LDAP

The LDAP feature was introduced with Gloo Enterprise, release 0.18.27. If you are using an earlier version, this tutorial will not work.

The Lightweight Directory Access Protocol, commonly referred to as LDAP, is an open protocol used to store and retrieve hierarchically structured data over a network. It has been widely adopted by enterprises to centrally store and secure organizational information. A common use case for LDAP is to maintain information about members of an organization, assign them to specific user groups, and give each of them access to resources based on their group memberships.

In this guide we will deploy a simple LDAP server to your Kubernetes cluster and see how you can use it together with Gloo to authenticate users and control access to a target service based on the user’s group memberships.

We recommend that you check out this excellent tutorial by Digital Ocean to familiarize yourself with the basic concepts and components of an LDAP server; although it is not strictly necessary, it will help you better understand this guide.

Prerequisites

This guide assumes that you have deployed Gloo to the gloo-system namespace and that the glooctl command line utility is installed on your machine. glooctl provides several convenient functions to view, manipulate, and debug Gloo resources; in particular, it is worth mentioning the following command, which we will use each time we need to retrieve the URL of the Gloo Gateway that is running inside your cluster:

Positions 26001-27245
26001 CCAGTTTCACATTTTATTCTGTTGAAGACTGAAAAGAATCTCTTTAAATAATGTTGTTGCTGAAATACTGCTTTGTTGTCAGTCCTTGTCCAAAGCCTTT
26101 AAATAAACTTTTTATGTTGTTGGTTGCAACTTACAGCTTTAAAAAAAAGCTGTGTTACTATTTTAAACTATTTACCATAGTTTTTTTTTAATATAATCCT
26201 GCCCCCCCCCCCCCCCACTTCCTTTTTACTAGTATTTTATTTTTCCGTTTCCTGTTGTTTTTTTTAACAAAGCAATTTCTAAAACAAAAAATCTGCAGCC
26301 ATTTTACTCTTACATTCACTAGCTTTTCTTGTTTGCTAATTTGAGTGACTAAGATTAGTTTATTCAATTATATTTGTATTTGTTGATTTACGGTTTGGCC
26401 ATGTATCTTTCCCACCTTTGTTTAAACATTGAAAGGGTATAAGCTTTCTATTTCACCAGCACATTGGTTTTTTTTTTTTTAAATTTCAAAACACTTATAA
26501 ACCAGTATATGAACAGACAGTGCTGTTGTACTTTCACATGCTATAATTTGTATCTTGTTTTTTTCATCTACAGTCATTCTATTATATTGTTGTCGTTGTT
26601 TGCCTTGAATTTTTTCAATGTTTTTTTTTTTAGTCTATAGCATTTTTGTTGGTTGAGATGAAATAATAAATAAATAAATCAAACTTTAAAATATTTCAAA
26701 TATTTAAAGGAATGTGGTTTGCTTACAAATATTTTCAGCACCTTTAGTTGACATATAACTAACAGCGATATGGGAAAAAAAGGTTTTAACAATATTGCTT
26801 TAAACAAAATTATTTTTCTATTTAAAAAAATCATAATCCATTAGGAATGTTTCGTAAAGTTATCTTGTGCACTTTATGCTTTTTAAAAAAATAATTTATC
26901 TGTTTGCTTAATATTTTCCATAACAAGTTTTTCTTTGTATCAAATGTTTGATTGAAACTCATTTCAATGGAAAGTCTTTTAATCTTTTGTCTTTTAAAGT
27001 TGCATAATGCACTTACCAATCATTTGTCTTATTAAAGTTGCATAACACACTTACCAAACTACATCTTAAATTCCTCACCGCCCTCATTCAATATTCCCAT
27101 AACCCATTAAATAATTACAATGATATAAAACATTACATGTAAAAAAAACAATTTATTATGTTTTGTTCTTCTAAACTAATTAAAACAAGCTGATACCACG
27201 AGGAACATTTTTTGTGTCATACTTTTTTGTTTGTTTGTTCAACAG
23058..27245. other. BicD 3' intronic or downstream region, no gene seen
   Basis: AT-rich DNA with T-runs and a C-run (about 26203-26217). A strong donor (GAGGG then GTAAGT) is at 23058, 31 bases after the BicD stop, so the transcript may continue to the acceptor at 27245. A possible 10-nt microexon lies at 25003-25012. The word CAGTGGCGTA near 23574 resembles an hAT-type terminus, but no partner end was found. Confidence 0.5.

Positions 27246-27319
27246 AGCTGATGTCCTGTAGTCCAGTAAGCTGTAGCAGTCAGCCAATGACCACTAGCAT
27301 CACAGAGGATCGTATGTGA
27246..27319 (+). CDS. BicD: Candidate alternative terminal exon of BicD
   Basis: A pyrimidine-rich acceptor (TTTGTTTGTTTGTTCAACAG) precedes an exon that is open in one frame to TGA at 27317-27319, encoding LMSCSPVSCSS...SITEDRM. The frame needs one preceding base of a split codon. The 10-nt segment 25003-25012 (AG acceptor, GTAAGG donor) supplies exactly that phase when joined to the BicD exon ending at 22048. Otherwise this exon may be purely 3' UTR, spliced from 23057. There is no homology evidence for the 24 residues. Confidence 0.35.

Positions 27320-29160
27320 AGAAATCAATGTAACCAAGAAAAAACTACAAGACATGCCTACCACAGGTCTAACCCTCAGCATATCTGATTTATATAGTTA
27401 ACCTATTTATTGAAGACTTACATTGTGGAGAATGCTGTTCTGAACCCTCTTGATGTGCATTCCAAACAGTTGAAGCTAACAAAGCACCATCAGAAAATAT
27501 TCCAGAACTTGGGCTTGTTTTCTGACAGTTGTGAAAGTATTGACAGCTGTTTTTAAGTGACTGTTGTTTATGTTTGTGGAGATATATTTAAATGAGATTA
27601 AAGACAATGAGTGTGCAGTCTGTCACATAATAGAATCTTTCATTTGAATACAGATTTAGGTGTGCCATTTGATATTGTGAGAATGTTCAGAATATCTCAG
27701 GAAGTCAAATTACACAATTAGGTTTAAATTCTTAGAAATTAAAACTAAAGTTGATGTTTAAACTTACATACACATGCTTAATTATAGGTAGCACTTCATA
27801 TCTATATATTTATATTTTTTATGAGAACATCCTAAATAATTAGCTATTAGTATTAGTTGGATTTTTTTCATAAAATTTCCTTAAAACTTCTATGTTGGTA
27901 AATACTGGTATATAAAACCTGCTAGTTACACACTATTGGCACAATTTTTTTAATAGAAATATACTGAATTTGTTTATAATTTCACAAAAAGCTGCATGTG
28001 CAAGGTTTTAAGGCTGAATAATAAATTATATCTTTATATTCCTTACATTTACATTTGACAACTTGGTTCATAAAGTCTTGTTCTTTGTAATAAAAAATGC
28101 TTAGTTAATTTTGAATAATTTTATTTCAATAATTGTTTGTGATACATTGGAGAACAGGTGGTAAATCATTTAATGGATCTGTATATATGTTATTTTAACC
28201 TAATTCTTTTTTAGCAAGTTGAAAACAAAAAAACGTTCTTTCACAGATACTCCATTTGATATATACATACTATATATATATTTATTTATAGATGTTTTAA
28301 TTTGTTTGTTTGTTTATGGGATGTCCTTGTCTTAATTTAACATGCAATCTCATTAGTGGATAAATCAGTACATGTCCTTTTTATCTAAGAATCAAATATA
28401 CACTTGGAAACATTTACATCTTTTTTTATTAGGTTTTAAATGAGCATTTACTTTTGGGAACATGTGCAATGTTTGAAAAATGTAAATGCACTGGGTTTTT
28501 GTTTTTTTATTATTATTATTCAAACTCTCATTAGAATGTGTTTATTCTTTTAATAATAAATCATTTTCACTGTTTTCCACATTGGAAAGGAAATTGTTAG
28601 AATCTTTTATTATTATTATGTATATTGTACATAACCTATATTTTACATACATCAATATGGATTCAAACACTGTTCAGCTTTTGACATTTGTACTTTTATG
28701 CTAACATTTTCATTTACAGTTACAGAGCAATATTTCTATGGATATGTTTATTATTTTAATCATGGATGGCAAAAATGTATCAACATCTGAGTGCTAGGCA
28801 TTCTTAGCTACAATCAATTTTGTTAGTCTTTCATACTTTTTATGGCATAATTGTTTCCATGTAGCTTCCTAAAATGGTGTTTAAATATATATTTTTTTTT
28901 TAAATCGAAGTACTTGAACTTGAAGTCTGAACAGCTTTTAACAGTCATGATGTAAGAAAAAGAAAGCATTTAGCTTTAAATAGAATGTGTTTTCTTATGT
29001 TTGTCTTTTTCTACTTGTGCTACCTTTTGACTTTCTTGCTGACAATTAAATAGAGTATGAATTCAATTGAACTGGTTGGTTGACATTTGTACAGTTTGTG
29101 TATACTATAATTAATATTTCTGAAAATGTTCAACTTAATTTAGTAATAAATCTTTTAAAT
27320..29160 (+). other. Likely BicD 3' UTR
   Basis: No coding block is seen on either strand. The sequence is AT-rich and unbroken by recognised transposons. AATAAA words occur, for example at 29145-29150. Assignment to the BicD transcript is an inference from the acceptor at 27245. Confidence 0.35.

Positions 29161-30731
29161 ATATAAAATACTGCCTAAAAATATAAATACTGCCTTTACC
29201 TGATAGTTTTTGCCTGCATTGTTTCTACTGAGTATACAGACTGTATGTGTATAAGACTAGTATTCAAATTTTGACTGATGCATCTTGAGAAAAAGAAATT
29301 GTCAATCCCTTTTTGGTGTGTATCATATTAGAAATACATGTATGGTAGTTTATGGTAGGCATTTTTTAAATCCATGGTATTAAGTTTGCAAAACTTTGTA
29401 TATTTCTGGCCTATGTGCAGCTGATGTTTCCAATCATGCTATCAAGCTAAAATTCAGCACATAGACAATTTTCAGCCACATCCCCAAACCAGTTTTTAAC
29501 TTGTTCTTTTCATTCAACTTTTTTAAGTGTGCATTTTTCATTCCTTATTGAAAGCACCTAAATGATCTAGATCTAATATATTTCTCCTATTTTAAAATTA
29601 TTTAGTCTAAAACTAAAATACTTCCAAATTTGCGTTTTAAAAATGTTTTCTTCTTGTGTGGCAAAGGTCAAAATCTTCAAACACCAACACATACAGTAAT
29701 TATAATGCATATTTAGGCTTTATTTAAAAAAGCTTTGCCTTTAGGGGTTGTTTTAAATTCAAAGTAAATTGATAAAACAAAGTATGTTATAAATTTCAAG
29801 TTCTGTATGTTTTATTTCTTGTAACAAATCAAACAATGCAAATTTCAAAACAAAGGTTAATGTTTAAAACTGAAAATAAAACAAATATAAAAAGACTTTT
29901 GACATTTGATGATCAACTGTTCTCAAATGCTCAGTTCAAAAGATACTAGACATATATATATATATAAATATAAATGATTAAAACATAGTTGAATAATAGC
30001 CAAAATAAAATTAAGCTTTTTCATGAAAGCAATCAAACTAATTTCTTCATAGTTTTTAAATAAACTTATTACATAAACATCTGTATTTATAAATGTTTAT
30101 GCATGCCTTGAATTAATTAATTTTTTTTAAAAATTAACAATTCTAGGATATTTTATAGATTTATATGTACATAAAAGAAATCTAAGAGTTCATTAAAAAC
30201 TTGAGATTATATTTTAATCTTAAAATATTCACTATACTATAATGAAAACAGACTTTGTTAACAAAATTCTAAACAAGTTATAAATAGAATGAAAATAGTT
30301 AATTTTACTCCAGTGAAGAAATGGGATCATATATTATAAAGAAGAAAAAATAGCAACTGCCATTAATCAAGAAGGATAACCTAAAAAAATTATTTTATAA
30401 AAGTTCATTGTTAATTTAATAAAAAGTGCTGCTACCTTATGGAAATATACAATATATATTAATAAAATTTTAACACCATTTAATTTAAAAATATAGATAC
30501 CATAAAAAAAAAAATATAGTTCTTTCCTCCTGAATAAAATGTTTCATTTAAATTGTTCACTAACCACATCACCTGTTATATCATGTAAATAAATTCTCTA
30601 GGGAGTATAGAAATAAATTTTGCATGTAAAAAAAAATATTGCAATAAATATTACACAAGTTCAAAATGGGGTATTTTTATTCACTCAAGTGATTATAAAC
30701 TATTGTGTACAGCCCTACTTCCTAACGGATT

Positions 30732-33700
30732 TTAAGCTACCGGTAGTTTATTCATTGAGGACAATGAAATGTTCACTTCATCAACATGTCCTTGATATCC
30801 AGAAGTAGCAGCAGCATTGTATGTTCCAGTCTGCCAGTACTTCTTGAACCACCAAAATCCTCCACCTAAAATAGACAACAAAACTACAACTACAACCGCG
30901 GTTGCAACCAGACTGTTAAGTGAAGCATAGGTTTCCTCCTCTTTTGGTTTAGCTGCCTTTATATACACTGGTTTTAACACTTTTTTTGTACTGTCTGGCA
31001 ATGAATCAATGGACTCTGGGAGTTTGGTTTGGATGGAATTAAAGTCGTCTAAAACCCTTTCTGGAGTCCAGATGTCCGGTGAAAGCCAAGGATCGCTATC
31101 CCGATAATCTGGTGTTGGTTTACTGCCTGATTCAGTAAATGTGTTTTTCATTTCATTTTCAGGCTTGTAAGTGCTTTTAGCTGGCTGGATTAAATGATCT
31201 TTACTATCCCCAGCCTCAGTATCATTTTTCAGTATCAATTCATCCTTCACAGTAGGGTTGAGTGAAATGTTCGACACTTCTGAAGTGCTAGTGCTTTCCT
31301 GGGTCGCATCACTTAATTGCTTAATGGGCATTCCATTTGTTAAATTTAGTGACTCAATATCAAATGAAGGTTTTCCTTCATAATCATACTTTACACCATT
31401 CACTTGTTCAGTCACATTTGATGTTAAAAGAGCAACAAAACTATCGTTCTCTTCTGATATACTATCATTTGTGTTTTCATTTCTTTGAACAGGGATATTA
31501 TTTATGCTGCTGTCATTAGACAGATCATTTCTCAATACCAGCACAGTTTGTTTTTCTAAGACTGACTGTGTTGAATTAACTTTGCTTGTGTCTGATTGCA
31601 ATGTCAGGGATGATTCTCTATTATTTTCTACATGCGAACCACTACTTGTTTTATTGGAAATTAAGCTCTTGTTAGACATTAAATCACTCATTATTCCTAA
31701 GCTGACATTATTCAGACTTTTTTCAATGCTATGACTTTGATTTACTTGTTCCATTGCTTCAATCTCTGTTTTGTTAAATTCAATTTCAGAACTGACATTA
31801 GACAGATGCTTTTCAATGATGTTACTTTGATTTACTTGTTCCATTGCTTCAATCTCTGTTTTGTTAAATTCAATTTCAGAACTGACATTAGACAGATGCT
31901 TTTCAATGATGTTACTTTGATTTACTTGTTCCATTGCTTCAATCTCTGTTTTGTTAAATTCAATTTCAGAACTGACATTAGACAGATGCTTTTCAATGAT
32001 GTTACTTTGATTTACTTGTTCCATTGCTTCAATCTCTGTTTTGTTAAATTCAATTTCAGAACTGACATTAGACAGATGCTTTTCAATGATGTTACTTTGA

glooctl proxy url

Create a simple Virtual Service

Let’s start by creating a simple service that returns “Hello World” when receiving HTTP requests:

kubectl apply -f - <<EOF
apiVersion: apps/v1
kind: Deployment
metadata:
  labels:
    app: http-echo
  name: http-echo
spec:
  selector:
    matchLabels:
      app: http-echo
  replicas: 1
  template:
    metadata:
      labels:
        app: http-echo
    spec:
      containers:
      - image: hashicorp/http-echo:latest
        name: http-echo
        args: ["-text='Hello World!'"]
        ports:
        - containerPort: 5678
          name: http
---
apiVersion: v1
kind: Service
metadata:
  name: http-echo
  labels:
    service: http-echo
spec:
  ports:
  - port: 5678
    protocol: TCP
  selector:
    app: http-echo
EOF

Now we can create a Virtual Service that routes any requests with the /echo prefix to the http-echo service.

  kubectl apply -f - << EOF
  apiVersion: gateway.solo.io/v1
  kind: VirtualService
  metadata:
    name: echo
    namespace: gloo-system
  spec:
    displayName: echo
    virtualHost:
      domains:
        - '*'
      routes:
        - matcher:
            prefix: /echo
          routeAction:
            single:
              kube:
                ref:
                  name: http-echo
                  namespace: default
                port: 5678
    EOF

To verify that the Virtual Service works, let’s send a request to /echo:

curl $(glooctl proxy url)/echo
'Hello World!'

Deploy an LDAP server

We also need to deploy an LDAP server to your cluster and configure it with a simple set of users and groups. This information will be used to determine which requests can access the upstream we just defined.

We have prepared a shell script that takes care of setting up the necessary resources. It creates:

  1. a configmap with the LDAP server bootstrap configuration
  2. a deployment running OpenLDAP